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Nationalism

Nationalism was the most successful political force of the 19th century.  It emerged from
two main sources: the Romantic exaltation of "feeling" and "identity" [see Herder above
all on this] and the Liberal requirement that a legitimate state be based on a "people"
rather than, for example, a dynasty, God, or imperial domination. Both Romantic
"identity nationalism" and Liberal "civic nationalism" were essentially middle class
movements. There were two main ways of exemplification: the French method of
"inclusion" - essentially that anyone who accepted loyalty to the civil French state was a
"citizen". In practice this meant the enforcement of a considerable degree of uniformity,
for instance the destruction of regional languages. The US can be seen to have,
eventually, adopted this ideal of civic inclusive nationalism. The German method,
required by political circumstances, was todefine the "nation" in ethnic terms. Ethnicity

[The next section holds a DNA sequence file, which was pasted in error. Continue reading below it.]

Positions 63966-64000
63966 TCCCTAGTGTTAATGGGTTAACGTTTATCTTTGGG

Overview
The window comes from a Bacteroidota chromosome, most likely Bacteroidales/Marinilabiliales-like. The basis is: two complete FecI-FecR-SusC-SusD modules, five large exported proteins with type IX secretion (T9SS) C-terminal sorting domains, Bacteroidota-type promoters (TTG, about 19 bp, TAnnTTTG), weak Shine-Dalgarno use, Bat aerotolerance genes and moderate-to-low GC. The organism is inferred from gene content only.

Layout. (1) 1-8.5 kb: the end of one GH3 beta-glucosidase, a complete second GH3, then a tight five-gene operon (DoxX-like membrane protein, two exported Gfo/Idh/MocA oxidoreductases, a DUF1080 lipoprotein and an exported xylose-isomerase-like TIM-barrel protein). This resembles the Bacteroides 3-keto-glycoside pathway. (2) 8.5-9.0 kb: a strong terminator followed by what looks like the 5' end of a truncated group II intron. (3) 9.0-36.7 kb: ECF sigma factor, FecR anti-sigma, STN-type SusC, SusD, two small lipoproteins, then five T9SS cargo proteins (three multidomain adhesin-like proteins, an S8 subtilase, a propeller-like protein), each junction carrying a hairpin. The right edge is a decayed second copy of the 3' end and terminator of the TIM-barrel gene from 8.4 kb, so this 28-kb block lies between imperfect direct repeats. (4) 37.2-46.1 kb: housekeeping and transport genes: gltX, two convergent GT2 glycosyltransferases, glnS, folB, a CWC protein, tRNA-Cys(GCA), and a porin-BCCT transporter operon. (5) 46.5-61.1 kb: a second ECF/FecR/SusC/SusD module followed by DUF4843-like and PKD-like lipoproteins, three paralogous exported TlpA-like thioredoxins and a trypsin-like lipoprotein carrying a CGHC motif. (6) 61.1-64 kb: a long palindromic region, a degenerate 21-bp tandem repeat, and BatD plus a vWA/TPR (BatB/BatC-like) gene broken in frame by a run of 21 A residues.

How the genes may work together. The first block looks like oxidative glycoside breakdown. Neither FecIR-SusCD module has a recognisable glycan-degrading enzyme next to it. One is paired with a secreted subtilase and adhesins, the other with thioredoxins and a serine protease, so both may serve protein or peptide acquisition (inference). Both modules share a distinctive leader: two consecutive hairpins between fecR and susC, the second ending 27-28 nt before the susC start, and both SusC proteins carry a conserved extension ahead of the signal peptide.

in practice came down to speaking German and (perhaps) having a German name. For the
largely German-speaking Slavic  middle classes of Prague, Agram etc. who took up the
nationalist ideal, the ethnic aspect became even more important than it had been for the
Germans. It is debateable whether, in practice,  all nationalisms ended up as Chauvinistic
and aggressive, but the very nature of nationalism requires that boundaries be drawn.
Unless these boundaries are purely civic, successful nationalism, in many cases produced
a situation in which substantial groups of outsiders were left within "nation-states".

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